- Year: 2007
- Author: Kilpatrick, Sue
- Journal Name: Rural Society
- Journal Number: Vol. 17, No. 3
- Country: Australia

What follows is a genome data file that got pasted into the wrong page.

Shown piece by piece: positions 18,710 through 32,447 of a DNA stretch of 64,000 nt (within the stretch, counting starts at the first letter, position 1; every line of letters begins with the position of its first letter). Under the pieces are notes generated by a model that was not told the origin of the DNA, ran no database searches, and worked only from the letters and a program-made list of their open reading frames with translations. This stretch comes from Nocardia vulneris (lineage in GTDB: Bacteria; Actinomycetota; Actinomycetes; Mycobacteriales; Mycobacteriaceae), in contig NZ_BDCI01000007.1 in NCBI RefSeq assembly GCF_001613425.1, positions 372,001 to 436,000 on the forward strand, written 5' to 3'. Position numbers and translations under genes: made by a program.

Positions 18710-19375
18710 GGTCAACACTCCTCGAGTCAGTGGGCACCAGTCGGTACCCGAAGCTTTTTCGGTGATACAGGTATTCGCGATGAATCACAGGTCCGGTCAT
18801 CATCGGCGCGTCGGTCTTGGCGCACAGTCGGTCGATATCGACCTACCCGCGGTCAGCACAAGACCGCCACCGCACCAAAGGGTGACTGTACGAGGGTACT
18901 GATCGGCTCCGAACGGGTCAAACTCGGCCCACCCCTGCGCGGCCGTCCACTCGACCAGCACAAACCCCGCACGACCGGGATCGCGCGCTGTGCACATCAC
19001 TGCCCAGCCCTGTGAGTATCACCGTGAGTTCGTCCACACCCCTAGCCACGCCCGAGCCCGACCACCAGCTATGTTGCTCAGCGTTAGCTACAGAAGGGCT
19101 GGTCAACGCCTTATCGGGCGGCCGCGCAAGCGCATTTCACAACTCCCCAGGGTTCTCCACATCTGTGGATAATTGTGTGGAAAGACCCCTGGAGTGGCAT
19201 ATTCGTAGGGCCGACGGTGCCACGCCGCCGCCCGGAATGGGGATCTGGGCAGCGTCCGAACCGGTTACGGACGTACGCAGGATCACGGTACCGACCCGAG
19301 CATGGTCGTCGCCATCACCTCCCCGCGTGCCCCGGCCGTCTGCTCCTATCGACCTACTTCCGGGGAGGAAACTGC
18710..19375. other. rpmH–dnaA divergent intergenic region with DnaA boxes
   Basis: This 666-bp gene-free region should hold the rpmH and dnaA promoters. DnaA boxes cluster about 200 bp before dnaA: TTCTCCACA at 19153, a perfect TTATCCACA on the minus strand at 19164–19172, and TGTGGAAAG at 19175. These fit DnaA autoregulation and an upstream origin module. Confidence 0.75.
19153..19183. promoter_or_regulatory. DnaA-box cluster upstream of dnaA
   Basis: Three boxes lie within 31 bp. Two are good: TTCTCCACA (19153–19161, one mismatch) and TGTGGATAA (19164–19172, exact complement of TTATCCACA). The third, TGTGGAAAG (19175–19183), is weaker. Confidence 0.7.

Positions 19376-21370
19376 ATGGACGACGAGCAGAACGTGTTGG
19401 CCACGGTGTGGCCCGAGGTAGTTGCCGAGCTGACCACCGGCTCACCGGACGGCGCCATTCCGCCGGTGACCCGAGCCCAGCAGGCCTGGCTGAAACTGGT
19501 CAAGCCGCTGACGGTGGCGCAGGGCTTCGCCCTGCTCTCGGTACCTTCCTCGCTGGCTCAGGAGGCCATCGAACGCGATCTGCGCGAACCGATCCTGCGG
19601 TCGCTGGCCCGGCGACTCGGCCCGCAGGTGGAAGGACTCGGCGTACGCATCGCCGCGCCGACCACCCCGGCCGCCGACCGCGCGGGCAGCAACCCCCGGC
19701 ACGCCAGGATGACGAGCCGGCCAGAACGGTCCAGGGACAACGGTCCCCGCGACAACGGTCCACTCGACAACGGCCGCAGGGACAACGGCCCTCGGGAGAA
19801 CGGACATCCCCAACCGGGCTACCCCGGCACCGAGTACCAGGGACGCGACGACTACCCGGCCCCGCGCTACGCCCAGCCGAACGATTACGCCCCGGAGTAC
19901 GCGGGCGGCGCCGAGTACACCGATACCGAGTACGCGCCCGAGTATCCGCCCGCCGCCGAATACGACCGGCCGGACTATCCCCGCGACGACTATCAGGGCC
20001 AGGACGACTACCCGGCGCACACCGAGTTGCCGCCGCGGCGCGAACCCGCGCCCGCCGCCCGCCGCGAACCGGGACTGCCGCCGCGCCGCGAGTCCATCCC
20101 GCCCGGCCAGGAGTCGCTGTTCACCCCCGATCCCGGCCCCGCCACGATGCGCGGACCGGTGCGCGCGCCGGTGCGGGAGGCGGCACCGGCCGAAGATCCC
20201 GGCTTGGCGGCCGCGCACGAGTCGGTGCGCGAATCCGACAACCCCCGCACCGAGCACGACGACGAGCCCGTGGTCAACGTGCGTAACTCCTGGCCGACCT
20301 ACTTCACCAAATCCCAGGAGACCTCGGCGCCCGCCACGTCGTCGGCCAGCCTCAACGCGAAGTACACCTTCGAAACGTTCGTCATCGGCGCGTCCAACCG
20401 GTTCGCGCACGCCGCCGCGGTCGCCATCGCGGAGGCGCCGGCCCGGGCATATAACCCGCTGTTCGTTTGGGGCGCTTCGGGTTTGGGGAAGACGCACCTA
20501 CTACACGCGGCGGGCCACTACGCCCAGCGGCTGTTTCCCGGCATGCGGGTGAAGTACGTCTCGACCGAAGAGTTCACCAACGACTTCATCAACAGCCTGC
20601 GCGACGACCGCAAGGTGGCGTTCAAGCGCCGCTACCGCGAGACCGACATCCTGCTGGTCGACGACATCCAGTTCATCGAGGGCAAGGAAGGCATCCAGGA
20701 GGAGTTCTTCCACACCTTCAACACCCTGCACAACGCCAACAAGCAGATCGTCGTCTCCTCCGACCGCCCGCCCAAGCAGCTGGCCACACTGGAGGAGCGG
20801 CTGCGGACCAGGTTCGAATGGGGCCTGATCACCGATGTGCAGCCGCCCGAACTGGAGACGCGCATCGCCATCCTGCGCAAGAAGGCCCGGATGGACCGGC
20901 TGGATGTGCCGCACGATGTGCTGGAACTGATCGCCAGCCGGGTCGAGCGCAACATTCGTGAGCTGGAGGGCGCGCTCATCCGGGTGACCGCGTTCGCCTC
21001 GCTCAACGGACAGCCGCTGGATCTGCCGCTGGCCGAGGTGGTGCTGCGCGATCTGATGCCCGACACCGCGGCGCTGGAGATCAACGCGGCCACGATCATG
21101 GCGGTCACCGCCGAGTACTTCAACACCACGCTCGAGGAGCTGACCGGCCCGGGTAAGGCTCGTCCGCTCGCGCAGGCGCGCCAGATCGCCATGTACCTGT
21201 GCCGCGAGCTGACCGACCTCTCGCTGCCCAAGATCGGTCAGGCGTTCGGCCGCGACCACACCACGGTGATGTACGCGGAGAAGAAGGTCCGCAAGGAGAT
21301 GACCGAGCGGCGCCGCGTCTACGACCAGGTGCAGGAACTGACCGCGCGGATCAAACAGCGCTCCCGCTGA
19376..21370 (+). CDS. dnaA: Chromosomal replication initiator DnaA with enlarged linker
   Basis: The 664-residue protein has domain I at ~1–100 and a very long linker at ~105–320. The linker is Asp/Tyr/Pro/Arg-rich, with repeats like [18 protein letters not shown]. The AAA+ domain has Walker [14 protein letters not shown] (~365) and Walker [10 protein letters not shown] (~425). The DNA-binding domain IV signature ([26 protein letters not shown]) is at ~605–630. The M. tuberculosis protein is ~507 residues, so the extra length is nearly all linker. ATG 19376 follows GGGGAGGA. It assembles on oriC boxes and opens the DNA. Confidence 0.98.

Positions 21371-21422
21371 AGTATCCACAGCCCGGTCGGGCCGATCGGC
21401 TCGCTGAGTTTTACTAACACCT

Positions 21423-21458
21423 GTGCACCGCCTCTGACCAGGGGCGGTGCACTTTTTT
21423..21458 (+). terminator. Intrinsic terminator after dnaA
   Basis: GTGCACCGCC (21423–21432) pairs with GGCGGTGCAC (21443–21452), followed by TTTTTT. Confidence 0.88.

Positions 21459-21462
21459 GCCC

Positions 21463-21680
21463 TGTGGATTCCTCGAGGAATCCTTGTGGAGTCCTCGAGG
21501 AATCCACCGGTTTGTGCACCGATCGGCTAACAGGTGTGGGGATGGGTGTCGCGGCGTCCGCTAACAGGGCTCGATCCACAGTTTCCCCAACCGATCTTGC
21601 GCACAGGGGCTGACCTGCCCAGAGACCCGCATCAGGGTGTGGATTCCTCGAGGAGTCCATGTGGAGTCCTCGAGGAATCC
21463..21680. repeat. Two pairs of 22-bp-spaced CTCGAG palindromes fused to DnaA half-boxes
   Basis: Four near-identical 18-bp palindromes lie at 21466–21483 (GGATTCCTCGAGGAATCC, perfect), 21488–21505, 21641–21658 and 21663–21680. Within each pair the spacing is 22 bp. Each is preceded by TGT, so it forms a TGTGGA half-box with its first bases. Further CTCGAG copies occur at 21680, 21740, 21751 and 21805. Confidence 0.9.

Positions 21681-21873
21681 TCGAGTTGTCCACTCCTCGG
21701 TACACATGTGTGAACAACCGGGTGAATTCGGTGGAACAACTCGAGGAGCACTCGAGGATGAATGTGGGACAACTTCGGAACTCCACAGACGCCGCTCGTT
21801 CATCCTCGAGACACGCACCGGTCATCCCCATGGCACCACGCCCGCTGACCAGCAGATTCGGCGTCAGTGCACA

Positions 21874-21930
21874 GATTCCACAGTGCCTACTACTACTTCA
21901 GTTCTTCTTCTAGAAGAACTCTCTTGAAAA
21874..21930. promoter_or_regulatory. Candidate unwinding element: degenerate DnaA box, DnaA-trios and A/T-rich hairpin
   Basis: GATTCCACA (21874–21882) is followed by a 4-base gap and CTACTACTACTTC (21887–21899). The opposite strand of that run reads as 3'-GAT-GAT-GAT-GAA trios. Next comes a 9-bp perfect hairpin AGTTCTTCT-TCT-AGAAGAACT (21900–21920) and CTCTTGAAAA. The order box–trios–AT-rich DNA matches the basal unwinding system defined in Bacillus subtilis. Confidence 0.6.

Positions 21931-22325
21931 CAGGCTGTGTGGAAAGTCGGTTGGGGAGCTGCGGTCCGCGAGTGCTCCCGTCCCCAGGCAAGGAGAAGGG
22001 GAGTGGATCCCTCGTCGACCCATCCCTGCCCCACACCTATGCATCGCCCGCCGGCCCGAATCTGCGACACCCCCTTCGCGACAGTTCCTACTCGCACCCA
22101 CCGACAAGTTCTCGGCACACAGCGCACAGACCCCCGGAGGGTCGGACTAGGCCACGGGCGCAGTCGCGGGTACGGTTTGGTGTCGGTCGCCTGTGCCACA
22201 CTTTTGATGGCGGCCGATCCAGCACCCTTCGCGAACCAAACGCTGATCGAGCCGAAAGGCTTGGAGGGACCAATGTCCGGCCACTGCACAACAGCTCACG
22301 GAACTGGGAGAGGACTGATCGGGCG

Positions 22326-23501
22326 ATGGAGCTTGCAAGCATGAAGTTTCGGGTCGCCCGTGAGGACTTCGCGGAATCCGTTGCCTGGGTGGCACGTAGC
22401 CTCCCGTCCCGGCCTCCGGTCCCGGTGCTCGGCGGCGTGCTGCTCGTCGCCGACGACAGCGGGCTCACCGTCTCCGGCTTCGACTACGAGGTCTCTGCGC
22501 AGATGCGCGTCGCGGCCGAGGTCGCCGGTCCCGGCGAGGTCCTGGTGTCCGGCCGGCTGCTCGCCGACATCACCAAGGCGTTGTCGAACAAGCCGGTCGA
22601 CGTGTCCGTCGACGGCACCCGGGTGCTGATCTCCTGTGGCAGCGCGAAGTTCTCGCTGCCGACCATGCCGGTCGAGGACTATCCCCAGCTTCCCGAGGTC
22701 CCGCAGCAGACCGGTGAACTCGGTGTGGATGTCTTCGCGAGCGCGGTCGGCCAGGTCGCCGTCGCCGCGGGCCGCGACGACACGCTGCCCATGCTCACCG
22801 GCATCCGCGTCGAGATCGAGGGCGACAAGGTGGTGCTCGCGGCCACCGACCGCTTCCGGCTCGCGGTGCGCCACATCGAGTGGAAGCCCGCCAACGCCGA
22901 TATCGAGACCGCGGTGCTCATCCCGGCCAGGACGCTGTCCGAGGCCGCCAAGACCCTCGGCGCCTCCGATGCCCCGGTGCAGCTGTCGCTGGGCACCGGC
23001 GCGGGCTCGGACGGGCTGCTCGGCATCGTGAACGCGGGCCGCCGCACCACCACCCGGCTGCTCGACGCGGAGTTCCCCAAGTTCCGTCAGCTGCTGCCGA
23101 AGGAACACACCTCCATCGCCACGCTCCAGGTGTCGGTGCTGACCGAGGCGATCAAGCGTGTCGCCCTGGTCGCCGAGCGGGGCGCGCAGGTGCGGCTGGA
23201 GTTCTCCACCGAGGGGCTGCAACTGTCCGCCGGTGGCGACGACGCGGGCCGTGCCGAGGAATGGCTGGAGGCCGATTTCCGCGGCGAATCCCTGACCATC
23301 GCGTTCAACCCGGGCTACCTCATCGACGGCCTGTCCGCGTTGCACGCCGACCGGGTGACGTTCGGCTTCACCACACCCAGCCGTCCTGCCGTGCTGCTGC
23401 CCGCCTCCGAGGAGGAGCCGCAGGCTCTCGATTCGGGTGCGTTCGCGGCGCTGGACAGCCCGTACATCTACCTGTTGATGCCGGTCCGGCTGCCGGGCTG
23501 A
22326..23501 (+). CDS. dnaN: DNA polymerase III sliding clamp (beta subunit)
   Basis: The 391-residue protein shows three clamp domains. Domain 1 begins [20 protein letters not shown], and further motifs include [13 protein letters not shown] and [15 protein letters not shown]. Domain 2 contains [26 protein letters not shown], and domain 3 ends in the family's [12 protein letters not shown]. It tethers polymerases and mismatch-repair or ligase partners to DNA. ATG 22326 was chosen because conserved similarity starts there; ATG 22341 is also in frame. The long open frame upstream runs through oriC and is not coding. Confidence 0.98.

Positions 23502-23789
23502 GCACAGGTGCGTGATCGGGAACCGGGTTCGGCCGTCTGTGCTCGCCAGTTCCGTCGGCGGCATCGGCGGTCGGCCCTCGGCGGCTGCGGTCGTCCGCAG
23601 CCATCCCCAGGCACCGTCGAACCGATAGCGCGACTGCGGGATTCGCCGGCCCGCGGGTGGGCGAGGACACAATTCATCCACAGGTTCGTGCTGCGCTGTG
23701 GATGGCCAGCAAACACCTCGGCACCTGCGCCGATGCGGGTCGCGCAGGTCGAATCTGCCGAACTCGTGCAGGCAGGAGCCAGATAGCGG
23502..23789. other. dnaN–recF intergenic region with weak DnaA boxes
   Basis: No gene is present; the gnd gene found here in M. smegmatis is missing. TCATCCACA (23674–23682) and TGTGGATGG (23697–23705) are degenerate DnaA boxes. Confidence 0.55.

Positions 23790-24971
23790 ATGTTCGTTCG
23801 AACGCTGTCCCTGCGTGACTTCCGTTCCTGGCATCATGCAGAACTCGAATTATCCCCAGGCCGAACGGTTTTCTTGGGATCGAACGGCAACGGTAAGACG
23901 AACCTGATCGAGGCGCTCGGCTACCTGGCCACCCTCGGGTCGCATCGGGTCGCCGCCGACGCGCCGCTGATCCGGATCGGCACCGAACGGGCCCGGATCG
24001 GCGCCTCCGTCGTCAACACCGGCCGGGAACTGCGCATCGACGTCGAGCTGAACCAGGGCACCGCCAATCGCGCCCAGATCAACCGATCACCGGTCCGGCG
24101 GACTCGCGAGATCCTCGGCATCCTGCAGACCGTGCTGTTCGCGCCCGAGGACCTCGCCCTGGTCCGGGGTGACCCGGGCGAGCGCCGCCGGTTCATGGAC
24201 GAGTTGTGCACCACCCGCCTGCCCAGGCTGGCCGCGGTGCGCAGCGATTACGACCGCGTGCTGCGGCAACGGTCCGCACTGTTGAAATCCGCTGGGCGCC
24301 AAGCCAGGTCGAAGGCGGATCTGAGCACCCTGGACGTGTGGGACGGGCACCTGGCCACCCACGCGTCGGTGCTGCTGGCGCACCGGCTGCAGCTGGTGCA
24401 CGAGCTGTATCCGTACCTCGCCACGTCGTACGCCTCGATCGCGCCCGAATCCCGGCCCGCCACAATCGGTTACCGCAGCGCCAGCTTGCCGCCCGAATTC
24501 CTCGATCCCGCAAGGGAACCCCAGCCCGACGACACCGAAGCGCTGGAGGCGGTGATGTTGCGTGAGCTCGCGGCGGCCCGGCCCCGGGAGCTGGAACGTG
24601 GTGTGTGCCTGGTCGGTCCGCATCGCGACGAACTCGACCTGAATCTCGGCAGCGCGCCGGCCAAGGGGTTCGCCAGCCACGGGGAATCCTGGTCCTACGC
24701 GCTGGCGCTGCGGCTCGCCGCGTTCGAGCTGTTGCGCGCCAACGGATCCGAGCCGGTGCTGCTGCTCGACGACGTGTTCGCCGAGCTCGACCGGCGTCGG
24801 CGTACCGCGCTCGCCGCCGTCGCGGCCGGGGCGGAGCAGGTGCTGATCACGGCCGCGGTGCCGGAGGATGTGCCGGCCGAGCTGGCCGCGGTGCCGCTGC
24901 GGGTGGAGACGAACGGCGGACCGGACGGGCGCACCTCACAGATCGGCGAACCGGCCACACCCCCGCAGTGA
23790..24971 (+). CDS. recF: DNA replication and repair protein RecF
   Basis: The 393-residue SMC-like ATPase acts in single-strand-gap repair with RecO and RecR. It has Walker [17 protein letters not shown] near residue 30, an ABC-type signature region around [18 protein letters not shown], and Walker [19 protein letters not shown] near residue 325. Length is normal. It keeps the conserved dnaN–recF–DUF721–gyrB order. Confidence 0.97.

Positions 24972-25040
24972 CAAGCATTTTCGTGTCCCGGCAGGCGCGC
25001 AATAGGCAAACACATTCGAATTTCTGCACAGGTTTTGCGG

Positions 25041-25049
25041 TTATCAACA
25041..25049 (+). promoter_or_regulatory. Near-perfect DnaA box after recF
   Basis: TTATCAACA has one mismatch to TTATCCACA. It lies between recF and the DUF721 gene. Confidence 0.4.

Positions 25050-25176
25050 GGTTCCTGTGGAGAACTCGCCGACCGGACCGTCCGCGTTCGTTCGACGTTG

Analysis of the experiences of four farmer groups set up to learn how to jointly manage local natural resource issues shows that the groups are going though two simultaneous processes. One builds technical competency in natural resource management and the other is the underpinning social process that allows the groups to make decisions and work collectively, which builds social capital. Natural resource management practitioners and farmers are practical people. They are likely to be more comfortable with a process that develops monitoring tools and benchmarks for natural resource management than a process of group development and social capital formation. Yet the two are intrinsically linked. This paper reflects on and analyses the experience of establishing and working with farmer groups as they go through a process of identifying environmental issues, setting and monitoring environmental benchmarks and identifying and implementing sustainable farming practices to meet the benchmarks. Two questions emerged from the analysis. First, how do the four groups compare to other measures of effective natural resource management groups? Second, what are the characteristics of the groups that make them more or less effective and what has occurred in the groups (either before or during this project) to make them more or less effective? Social capital emerges as a key determinant of group effectiveness. Social capital is most effective when it comprises a balance of bonding and bridging networks, and includes shared values in relation to the purpose of the group. Policy makers and extension workers need to understand the link between the two simultaneous processes occurring as people come together in groups to define and implement best practice at a local level, and how to use knowledge of social processes when designing the more concrete process of developing and implementing best practice monitoring and benchmarking with groups. An understanding of how people build social capital as they work in groups will assist with designing and facilitating group projects in a range of contexts, not only natural resource management.